Tuesday, July 10, 2012

Somewhere Over the Pachyderm Rainbow: Living in an Elephant-Controlled 2010 Election Diorama

A Collection of Political Poetry Musings by Jennifer C. Wolfe

Book Review by Zinta Aistars

• Paperback: 115 pages
• Publisher: BlazeVOX books, 2011
• Price: $16.00
• ISBN-10: 1609640578
• ISBN-13: 978-1609640576

Another election looms, and while this collection of political poetry musings by Jennifer C. Wolfe is dated for the 2010 elections, little has changed; they apply just as well today, if only with a few updated news headlines.

If you are a conservative in political leaning, duck. Wolfe doesn’t hold back, doesn’t mince words, isn’t shy about going for the Republican jugular. Her poetic musings take on not only the election that handed control of the U.S. House of Representatives to the Republican Party, but addresses many of the headline events of the past few years—the Arizona shooting of Congresswoman Gifford, the 9/11 responders’ battle to receive ground zero health care reimbursement, Sarah Palin’s hold on God’s ear, Rush Limbaugh’s tantrums over the airwaves, George W. Bush from every sorry angle, the election of America’s first African American president, and more. Much more. No elephant dropping is left unturned, and Wolfe comes in blazing, and turning, and blazing some more.

Ah, vitriol—the new Geritol.
Swallow two pills and bash your opponent’s head in, in the morning.

To be fair, bashing happens on both sides, and Wolfe bashes away with gusto herself. And that’s where I give her high marks. How refreshing! How rejuvenating to hear someone care so deeply, so hotly, about current events and all that goes on in our body politic. Apathy has been too long a national cancer, and if one thinks it doesn’t matter—vote or don’t vote, pay attention or don’t, follow current events or change the channel—oh, it does. We are where we are precisely because too many of us have had our blinders on and couldn’t be bothered.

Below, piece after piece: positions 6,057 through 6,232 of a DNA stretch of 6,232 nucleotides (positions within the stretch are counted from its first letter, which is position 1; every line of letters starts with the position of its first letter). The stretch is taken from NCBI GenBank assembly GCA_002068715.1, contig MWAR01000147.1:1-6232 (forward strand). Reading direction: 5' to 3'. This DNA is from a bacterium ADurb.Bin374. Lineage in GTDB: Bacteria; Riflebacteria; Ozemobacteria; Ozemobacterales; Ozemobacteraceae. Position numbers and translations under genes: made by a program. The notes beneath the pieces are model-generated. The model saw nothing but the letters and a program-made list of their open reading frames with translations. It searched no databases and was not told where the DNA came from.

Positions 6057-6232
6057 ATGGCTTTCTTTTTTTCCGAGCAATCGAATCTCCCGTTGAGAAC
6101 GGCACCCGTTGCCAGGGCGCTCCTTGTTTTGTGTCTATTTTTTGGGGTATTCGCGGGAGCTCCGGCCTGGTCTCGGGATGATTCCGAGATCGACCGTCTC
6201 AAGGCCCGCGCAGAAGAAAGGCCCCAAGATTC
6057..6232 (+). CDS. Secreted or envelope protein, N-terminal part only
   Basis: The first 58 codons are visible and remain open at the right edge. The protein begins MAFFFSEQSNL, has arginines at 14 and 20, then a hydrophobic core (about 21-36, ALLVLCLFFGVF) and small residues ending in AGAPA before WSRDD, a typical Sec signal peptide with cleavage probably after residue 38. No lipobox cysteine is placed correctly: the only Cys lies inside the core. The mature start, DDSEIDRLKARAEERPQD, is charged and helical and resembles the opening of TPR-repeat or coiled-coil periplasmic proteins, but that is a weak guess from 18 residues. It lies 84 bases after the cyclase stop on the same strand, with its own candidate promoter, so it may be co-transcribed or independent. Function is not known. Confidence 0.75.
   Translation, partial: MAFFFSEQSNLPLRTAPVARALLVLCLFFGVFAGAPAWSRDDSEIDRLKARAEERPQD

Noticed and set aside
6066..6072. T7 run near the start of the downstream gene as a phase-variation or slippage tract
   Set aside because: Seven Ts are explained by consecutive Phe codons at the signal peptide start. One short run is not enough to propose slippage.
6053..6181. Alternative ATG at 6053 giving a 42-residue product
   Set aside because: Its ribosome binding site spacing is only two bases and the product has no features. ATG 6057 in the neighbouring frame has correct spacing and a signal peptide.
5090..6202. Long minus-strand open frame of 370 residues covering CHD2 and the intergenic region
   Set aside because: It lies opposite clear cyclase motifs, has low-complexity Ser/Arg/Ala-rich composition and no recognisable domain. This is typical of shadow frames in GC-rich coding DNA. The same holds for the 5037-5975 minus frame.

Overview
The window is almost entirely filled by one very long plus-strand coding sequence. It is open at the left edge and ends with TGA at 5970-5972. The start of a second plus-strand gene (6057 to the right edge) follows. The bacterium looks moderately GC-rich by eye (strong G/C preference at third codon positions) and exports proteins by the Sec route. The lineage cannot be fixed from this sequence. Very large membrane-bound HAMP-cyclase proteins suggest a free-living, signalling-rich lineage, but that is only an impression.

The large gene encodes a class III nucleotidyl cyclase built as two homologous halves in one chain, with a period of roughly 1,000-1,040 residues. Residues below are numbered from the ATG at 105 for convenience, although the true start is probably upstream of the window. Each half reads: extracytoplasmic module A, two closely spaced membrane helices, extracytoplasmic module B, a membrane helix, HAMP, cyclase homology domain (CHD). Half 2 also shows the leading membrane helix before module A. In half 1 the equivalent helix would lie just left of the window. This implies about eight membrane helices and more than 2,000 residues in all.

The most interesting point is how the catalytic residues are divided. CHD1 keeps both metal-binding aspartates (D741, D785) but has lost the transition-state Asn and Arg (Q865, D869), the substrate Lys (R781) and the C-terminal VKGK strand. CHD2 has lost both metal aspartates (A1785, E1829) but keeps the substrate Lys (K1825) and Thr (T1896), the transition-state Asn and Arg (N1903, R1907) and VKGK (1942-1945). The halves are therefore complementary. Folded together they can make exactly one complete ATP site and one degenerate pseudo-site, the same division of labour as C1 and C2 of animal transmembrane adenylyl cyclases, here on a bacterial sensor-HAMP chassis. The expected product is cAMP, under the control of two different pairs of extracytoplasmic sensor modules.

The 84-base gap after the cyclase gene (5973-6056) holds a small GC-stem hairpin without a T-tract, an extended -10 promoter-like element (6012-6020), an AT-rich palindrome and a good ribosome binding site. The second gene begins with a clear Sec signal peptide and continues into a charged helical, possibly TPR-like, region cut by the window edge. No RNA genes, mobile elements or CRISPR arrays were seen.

If you lean right, even a little, this collection will rile you—and that’s good. Will it inspire you to toss out a bit of vitriol yourself? Good. The important thing is to care enough to blink an eye, because that’s when change really begins to happen. If government isn’t what it should be, look in the mirror. We the people, you know?

What earns my respect most is passion, and Wolfe brims with it. I’m not sure I would use the word “poetic” to describe this collection; I see little of poetry here. The closest we get to poetry is the occasional beat of a steady rhythm in line pairings. I would cross that word out of the title and leave in, simply, musings, because that is what these are, and Wolfe muses loud and clear. Vitriol alone, however, while crucial to get the fire burning, won’t be enough. Caring must inspire action, and there are plenty of ways to create change, become involved, do the work, build the dream you want to see. If this collection moves any reader to that, I thunder applause.

Jennifer C. Wolfe grew up in Maplewood, Minnesota, and studied fiction writing and poetry at Century College in White Bear Lake. Wolfe has been published in the Century College (White Bear Lake, MN) Spring 2008 Student Lounge literary magazine; Scrambler Magazine; and has had three e-books published by BlazeVOX: Kick the Stones: Everyday Hegemony, Empire, and Disillusionment; Yukon Rumination: Great Fun for All in the Land of Sarah Palin's Joe Sixpack Alaska; and Healing Optimism, and Polarization. Somewhere Over the Pachyderm Rainbow is Wolfe's first print published book.